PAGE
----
ProWritingAid Presents: Crime Writer's Week
If you love writing crime fiction, this is the event for you.
Our first ever Crime Writer’s Week is jam-packed with events for crime authors. With live sessions from bestselling authors like Alexia Gordon, Peter James, Lisa Gardner, Karin Slaughter, Jennifer Hillier and Ian Rankin, insider publishing advice from the Deputy Publishing Director at Simon & Schuster, workshops on writing and editing crime novels, as well as lectures on how to make your writing more realistic from real police advisers, this is a can't-miss event!
On to the article.
Whodunnit? How to Keep Your Reader Guessing with Red Herrings, Clues and Evidence
When you write a mystery, you set up a trail for the detective to follow until they discover the killer. The process is similar no matter what sub-genre you write—traditional mystery, cozy, crime, police procedural, private investigator, etc. That trail leads your readers into the mystery and keeps them turning pages.
Along the trail, your detective protagonist discovers clues that eventually lead him, and the reader, to the perpetrator. As a writer, your job is to plant these clues successfully.
In order to do so, it's important to understand the difference between clues, evidence, and red herrings. You’ll be tucking these items in among the scenes in your storyline. Sometimes you want them to be evident to the detective and other times you want to hide them from your protagonist. Understanding what they are and how they work helps you construct a tight story that keeps readers guessing.
In a mystery story, a clue is anything that points the detective to the killer. Oxford Dictionaries explains:
Clue is a variant of the Late Middle English clew, a ball of thread. If you remember your Greek mythology, such things can be very handy when guiding people out of labyrinths – much as a detective unravels a mystery to solve a crime.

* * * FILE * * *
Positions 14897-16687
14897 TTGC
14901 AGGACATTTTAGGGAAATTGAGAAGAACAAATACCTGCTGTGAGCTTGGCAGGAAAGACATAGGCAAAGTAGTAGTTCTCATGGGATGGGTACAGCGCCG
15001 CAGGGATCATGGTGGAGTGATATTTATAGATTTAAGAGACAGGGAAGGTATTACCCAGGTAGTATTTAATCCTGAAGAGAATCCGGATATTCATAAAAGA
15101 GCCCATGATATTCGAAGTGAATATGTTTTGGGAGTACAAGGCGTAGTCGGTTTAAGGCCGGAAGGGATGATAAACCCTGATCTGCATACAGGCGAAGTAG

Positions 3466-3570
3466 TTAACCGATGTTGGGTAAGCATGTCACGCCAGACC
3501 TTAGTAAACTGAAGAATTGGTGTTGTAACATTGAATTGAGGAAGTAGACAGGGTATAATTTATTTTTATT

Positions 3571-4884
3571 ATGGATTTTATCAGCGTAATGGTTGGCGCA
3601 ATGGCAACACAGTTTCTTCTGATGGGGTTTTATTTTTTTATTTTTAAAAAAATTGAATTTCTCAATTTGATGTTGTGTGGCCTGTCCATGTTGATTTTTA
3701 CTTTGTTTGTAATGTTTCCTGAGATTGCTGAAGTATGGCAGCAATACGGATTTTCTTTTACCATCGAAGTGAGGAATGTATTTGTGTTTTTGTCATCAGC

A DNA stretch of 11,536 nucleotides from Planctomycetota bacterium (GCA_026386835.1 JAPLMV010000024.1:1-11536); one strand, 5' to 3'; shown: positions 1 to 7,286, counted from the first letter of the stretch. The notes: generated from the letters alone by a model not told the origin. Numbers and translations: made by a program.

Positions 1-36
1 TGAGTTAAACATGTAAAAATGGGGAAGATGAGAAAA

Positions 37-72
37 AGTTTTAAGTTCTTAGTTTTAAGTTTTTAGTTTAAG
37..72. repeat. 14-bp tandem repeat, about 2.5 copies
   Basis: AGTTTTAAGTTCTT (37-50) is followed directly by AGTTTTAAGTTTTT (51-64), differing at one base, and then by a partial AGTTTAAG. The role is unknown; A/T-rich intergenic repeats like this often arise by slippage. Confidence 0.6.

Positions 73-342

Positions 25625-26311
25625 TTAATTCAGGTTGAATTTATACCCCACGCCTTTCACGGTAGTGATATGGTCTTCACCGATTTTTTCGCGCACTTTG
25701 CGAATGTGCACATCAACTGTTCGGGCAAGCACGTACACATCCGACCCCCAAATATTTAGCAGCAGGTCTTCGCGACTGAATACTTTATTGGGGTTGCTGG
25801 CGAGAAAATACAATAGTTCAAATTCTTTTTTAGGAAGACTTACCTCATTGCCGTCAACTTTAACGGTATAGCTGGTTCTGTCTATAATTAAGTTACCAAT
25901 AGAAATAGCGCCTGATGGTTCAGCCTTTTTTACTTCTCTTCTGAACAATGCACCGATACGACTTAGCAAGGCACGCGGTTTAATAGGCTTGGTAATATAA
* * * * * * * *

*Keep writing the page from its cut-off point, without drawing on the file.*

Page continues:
As a writer constructing your story, you have endless possibilities to plant and hide clues along your storyline. As you outline your plot, brainstorm ideas for what clues will lead your detective toward solving the puzzle.
Here are some ideas to get you started:
- Physical items the victim left behind – letters, notes, notebooks, a keepsake, tickets, ticket stubs, emails, text messages, etc.
- Dialogue with suspects – voicemail recordings, conversations with the detective, overheard conversations, dialogue with the detective’s opponent or love interest. Even hearsay and gossip can hide grains of truth that are clues.
- Background – cultural paradigms in the victim’s world that make sense within that world. When a victim is part of a specialized world, your detective may need to know about the world in order for pieces to make sense. Think Dick Francis and horse racing. But it could be anything from the gambling underworld to flower shows, or dog breeding, or sculling, or deep water diving, or spiritual cults, or... you get the idea.
Clues are anything the detective learns that point him toward resolving the mystery.
Evidence and logic go hand in hand. These are the facts or pieces of information that can prove a proposition. In the world of crime, evidence comprises facts and physical details that can be used in court. Evidence can be examined, hearsay can’t.
In the realm of the mystery writer, evidence is part of the physical clues the detective can use to determine the killer.
In the modern world of forensic science, evidence can be scientific and very detailed. Before using physical evidence as clues, you’ll need to do research to understand how evidence is observed, collected, and used.